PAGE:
You’re about to put your famous dry rub on a pair of strip steaks destined for the grill. But wait—you’re all out of garlic salt. Don’t worry, it’s mind-blowingly easy to make your own. Here’s how to make garlic salt at home in a pinch.
What Is Garlic Salt?
It’s simple: table salt and granulated garlic. Store-bought bottles usually contain calcium silicate, an anti-caking agent that keeps the seasoning loose and shakeable. You won’t need any to make your own garlic salt, but be sure to store it in a dark place—ideally in an airtight container—to avoid clump-causing moisture from getting in. It’s versatile enough that it can make basically anything taste better, from popcorn and fries to pasta, salads and proteins. It’s also a great substitute for fresh garlic (use ½ teaspoon garlic salt for every clove you’re replacing).
How to Make Garlic Salt
The ratio to keep in mind? Three parts salt to one part garlic. You can use either granulated garlic or garlic powder. The only difference between the two is their texture and grain size. Both are made of dried garlic, but garlic powder is ground until it’s flour-like and soft, while granulated garlic is ground to a coarser texture.
Adjust the recipe based on how much you need in the moment or make a big batch so you’re good to go for months (for instance, 1 cup salt and ⅓ cup garlic powder should hold you over for a while).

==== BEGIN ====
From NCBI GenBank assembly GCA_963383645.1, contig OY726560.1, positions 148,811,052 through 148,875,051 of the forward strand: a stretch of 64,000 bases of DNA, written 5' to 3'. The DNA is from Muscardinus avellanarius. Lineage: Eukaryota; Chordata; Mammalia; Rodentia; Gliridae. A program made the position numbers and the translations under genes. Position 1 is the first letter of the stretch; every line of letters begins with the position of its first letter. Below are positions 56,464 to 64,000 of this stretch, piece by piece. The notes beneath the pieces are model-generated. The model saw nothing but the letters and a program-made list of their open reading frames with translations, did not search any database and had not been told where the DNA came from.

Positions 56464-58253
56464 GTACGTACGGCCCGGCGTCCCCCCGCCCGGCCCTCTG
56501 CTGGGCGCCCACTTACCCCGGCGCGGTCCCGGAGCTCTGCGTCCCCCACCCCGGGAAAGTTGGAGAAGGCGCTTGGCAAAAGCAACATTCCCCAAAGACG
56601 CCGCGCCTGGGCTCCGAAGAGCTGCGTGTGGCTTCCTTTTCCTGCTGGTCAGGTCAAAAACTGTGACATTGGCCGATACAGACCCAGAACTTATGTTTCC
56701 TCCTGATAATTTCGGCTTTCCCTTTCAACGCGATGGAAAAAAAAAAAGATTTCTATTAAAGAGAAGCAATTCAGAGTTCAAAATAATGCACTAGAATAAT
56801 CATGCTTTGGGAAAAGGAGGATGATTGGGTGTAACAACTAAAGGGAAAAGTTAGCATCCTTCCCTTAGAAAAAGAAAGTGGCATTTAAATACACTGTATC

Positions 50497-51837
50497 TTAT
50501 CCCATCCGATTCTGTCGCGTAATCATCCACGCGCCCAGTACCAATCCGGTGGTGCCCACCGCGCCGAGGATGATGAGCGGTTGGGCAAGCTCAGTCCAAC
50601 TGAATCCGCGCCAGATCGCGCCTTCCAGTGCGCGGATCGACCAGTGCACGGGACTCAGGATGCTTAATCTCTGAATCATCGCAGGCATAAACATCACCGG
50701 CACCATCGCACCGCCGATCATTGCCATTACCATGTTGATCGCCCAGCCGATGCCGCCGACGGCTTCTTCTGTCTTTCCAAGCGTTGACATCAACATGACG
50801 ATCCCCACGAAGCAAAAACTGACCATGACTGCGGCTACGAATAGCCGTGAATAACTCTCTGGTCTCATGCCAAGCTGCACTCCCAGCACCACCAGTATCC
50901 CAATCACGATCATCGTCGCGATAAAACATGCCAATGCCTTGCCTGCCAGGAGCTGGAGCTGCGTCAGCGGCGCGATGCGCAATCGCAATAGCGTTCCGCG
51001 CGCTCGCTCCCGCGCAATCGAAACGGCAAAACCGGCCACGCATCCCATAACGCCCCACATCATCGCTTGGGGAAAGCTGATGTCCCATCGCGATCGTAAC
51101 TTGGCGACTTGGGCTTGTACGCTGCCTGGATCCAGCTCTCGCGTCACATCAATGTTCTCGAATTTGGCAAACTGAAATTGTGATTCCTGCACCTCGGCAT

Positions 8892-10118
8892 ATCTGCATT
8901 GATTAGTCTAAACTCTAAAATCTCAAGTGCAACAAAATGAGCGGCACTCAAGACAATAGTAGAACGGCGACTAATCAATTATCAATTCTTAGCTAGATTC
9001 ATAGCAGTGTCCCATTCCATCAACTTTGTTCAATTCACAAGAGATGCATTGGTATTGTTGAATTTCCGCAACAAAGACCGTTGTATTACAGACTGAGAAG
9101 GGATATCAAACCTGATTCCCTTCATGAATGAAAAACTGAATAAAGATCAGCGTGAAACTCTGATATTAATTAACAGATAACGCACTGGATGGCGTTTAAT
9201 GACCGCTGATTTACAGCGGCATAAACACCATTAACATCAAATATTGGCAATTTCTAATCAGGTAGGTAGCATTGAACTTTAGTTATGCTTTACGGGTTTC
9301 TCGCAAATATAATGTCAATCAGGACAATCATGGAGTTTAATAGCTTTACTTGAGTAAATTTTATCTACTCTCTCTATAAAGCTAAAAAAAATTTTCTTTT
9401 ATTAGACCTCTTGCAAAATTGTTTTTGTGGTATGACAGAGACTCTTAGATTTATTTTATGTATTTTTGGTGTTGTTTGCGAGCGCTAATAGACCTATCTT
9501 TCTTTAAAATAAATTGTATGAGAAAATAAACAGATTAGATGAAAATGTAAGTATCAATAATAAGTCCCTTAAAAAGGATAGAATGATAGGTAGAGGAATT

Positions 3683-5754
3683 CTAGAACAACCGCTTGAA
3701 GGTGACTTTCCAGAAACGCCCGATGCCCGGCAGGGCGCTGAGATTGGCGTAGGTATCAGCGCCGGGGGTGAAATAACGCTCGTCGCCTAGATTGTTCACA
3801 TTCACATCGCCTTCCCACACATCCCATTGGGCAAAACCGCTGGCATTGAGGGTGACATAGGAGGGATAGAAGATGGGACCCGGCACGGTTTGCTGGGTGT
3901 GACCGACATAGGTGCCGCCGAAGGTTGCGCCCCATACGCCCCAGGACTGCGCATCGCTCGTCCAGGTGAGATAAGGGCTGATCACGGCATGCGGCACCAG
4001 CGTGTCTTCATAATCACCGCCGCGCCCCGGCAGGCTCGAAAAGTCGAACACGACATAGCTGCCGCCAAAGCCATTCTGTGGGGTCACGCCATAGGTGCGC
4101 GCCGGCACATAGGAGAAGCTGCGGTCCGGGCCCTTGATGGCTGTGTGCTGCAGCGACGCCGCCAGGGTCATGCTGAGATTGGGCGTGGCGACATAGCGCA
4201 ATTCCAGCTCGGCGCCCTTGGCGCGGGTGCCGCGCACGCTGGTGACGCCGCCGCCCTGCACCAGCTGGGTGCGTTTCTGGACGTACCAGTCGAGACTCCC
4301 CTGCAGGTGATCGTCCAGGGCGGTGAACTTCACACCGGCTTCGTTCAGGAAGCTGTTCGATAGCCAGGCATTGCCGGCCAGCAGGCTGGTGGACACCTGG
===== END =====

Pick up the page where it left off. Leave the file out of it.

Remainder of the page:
1 tablespoon table salt
1 teaspoon granulated garlic or garlic powder
Combine the salt and garlic in either a seasoning shaker or mason jar. Shake until evenly mixed. You can also combine them in a bowl before transferring to a jar or shaker.
Store in an airtight container at room temperature for up to 1 year. Keep an eye on garlic salt stored in a shaker with holes at the top; this can lead to moisture absorption and eventual clumping. Adding a few grains of uncooked rice to the shaker can help.
Different Types of Garlic Salt
If you don’t have any granulated or powdered garlic, try making a small batch of fresh garlic salt, using 1 mashed garlic clove for every 1 teaspoon of table salt (so 2 tablespoons salt to 6 cloves and so on). Dry the garlic by baking it in the oven on low heat (around 200°F) after peeling it and combining with salt in a blender or food processor. Once it’s dry and crumbly, it’s ready to use—feel free to blend it again to make it finer. If you want sweeter, subtler, more complex garlic flavor, roast the cloves first.
You can also branch out with additional flavors of garlic salt. Try dehydrated lime to give it a zippy brightness that’s fabulous for tacos (or rimming Bloody Marys). If you love to barbecue, smoked paprika, chili powder and black pepper will help turn it into a smoky go-to for chicken, fish and beef. Dried habanero can bring a kick to the OG recipe, while add-ins like onion powder and dried oregano, rosemary and thyme make it a solid all-purpose Italian seasoning. The spice rack is your oyster.